Overcoming Glucocorticoid Resistance in Lymphoid Cancers
Acute lymphoblastic leukemia (ALL) is the most common childhood cancer, with T lineage ALL (T-ALL) accounting for approximately 15% of cases. Many patients with T-ALL present with "high risk" clinical features and are treated with chemotherapy drugs that kill the leukemia cells, but also damage normal tissues. This causes long-term adverse health effects in some pediatric cancer survivors. Glucocorticoids (also called steroids) are an essential type of chemotherapy drug that has been used to treat pediatric ALL and lymphoma for almost 50 years. ALL cells that respond poorly to glucocorticoids have a much higher chance of causing disease relapse and death. For this reason, drugs that can make glucocorticoids work better would significantly improve the treatment of pediatric ALL and lymphoma patients. We generated T-ALLs in mice, showed that these leukemias have many of the same mutations found in pediatric T-ALL patients, and treated them with a glucocorticoid called dexamethasone. This drug was very effective, and we also unexpectedly discovered that when T-ALLs relapsed after prolonged treatment they were frequently missing the receptor that glucocorticoids bind. This revealed a novel way that leukemia cells use to become resistant to glucocorticoid treatment, and we showed that this also happens in human T-ALL cells at relapse.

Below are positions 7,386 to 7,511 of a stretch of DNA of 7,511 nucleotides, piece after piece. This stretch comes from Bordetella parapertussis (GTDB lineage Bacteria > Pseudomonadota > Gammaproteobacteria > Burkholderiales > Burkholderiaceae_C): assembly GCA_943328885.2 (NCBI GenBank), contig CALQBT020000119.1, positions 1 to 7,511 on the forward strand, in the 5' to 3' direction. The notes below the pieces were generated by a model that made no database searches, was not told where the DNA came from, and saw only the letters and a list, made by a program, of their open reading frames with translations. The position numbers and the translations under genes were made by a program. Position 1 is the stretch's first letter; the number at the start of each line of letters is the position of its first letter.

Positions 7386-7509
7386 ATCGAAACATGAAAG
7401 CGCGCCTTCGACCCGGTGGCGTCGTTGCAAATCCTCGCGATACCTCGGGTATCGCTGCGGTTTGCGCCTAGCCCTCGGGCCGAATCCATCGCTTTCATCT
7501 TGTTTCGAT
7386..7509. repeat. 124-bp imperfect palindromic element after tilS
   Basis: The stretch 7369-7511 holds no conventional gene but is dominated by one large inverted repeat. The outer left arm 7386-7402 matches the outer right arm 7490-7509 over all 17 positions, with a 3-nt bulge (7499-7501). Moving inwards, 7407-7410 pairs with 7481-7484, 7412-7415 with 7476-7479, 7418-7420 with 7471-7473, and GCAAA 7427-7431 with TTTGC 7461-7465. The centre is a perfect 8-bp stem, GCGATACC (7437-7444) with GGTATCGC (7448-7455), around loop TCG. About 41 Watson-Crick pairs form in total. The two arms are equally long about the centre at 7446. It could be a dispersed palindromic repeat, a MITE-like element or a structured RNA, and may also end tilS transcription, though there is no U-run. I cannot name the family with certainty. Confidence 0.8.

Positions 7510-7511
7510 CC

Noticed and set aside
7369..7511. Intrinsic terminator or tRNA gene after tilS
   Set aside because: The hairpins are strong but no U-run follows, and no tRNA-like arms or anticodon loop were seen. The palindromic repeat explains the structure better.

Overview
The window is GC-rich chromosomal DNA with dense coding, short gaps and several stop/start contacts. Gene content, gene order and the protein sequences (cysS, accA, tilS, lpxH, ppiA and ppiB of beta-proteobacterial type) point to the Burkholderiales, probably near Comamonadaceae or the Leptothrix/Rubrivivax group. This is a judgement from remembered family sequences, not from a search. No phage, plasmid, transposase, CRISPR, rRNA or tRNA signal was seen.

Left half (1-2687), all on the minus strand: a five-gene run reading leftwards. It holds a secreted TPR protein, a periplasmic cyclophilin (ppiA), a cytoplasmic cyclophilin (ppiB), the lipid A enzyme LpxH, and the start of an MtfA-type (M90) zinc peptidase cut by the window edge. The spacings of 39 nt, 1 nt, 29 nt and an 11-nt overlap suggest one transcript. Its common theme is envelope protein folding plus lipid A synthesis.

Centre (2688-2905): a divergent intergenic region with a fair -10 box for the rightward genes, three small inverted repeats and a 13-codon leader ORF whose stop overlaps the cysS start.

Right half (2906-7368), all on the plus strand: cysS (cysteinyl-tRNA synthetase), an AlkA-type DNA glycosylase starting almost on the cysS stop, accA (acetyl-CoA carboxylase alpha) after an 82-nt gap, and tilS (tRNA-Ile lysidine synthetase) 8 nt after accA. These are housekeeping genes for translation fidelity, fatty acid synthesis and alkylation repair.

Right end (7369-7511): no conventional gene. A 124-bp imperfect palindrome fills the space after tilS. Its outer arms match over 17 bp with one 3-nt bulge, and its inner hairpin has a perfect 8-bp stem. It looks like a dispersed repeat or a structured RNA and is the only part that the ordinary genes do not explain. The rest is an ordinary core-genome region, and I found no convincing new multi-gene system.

Our goals are to understand how leukemia cells become resistant by turning off the glucocorticoid receptor and to use this knowledge in order to devise new ways of killing them.